10-point Inlaid (vertical alignment) Star Drum
(interior label reads "W. Soistmann"
probably referring to Werner Soistman)

More 10-Point (vertical alignment) Inlaid Star Drums:

Described by Civil War Antique Shop as: "Civil War Era Wood Snare Drum - Natural wood body snare drum, 17" in diameter by 13 1/2" high having natural wood hoops drilled for rope tensioners with a ten pointed star inlay around the vent hole typical of Drum Maker William Sempf of New York. Marked inside on hoop as being played by William H. Carlisle. Tag & information purchased with drum identify it to William Carlisle age 24 Co. F. 113 Pa Vol Leeburg, Va. also to Howard Carlisle, age 10, 1896. Copies of William Carlisle service records are included. This information was included when restored by Jack Gurney. Drum is in excellent condition being completely restored, included are 16" oak reproduction drum sticks for display. - Price is $ 1250.00 plus shipping and insurance. Item HG-8"

And, from the same collection, another 10-pointer, but slightly different:

"Restored 19th Century Drum - Maker label inside drum of Henry Eisele of New York, drum is a natural wood 'maple' body having original hoops with rope tensioner hooks, the size is 17" in diameter by 14". The vent hole is surrounded by an 10 pointed inlay star. The drum is identified to be played by Bartholomew M. Lynch, Co. C. 203 Regiment Pa Volunteers with period inscriptions inside shell, one dates to Waverly, Pa 1875, copies of service records are included. He is listed as a Musician and seems to have played a part on the assault & capture of Fort Fisher January 15, 1865, this does not confirm the drum was there. Drum has a complete restoration with leathers & rope being replaced, bottom head looks period as well as the strainer, included are 16" reproduction drum sticks for display. - Price is $ 1250.00 plus shipping and insurance. Item - HG-17"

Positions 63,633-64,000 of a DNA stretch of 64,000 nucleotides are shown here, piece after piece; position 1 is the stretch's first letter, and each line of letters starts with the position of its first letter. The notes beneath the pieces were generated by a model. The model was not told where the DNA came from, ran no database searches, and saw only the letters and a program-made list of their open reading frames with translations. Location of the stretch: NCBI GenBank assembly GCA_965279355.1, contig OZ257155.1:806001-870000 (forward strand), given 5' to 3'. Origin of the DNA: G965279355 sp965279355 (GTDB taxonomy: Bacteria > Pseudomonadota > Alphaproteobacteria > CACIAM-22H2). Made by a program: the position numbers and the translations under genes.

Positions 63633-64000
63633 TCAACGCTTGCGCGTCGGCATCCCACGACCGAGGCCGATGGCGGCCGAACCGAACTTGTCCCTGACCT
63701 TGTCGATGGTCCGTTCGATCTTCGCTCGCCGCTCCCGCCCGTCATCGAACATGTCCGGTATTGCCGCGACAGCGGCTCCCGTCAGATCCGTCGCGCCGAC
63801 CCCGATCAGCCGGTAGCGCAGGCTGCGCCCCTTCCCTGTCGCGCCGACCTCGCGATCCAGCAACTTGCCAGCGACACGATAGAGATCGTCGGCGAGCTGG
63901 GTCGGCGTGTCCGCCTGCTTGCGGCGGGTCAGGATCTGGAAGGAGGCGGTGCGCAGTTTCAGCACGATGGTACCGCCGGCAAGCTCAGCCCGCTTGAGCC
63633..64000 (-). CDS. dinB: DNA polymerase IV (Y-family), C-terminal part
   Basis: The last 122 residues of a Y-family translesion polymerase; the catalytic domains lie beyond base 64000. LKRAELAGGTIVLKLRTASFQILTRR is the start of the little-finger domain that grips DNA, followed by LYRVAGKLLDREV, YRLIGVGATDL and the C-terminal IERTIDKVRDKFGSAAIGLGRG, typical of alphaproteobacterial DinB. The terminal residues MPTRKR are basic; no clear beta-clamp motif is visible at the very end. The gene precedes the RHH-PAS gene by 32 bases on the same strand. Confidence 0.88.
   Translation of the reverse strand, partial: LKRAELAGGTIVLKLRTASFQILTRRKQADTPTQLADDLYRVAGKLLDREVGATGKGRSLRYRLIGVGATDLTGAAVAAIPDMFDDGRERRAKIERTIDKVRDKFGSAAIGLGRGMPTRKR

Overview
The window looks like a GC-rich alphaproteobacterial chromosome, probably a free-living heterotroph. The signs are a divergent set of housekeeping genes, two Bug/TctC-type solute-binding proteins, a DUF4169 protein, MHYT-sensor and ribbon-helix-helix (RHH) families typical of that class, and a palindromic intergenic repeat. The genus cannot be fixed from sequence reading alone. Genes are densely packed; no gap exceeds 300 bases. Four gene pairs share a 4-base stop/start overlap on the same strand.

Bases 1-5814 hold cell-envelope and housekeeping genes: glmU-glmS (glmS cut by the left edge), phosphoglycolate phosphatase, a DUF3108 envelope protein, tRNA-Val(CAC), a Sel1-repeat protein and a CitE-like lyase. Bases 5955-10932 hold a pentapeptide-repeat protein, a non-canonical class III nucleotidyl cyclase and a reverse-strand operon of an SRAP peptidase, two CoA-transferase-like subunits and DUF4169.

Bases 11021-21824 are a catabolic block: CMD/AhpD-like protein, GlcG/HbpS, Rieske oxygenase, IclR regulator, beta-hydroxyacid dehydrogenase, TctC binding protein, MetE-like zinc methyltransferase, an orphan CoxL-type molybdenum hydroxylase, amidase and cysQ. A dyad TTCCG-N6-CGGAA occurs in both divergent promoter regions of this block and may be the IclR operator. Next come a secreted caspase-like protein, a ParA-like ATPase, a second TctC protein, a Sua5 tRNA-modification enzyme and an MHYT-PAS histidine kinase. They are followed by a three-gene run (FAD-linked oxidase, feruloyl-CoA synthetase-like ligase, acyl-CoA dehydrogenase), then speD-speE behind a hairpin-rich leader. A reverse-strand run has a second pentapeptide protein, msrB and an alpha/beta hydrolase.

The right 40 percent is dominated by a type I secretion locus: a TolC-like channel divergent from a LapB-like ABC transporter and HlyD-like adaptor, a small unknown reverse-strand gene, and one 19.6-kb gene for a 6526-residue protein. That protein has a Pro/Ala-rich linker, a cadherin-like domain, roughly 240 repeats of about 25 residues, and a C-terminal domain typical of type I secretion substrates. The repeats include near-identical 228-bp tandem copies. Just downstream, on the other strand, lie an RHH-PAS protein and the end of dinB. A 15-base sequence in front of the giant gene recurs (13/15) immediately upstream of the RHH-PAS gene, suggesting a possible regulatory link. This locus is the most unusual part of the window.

And, talk about putting your pants on backwards: This drum has been taken apart and reassembled but the bottom counter hoop is about 180 degrees off position. The snare strainer should be to the left of the carry point (where the drummer's sling hooks in) and the carry point should be directly behind the front panel design so the design can be seen. That way, when carried, the drummer can adjust the snares with his/her left hand just by reaching down without the need to rotate the drum to get to the snare adjustment.

The above drum is described as follows at the website of the Civil War Antique Shop: "Civil War Period Maple Shell Drum - Drum shows use & wear with 4 leathers being replaced with new, original rope & snare, inlay star is typical of the William Sempf drum maker. The size is 16 3/4" by 12", no maker mark or label inside & looks to have never had one, both heads remain very good to excellent condition. Overall a nice period drum for display in your relic room. - Price is $ 750.00 plus shipping and insurance. Item - HG-28-599."

Another Kind of Star:
This 8-pointer from the collection of Ellis Mirsky is unlike the stars more commonly seen. Manufacturer unknown, despite partial label on which the number "20" can be read, possibly "20th" (as in 20th Century; any assistance in identifying the maker from this partial label or the inlay would be greatly appreciated):

A Better Sample of the Label:

Another drum apparently by the same maker/seller recently sold by eBayer vintagebetti displays the label below, possibly of the same era, bearing similarities to the extent visible on the above label.

This label is from eBay #170227088358 (courtesy of eBayer vintagebetti).

P.R. Winn, Drummaker

An article by W. Lee Vinson, author and publisher of BostonDrumBuilders.com and blog.BostonDrumBuilders.com . For Lee's story about ...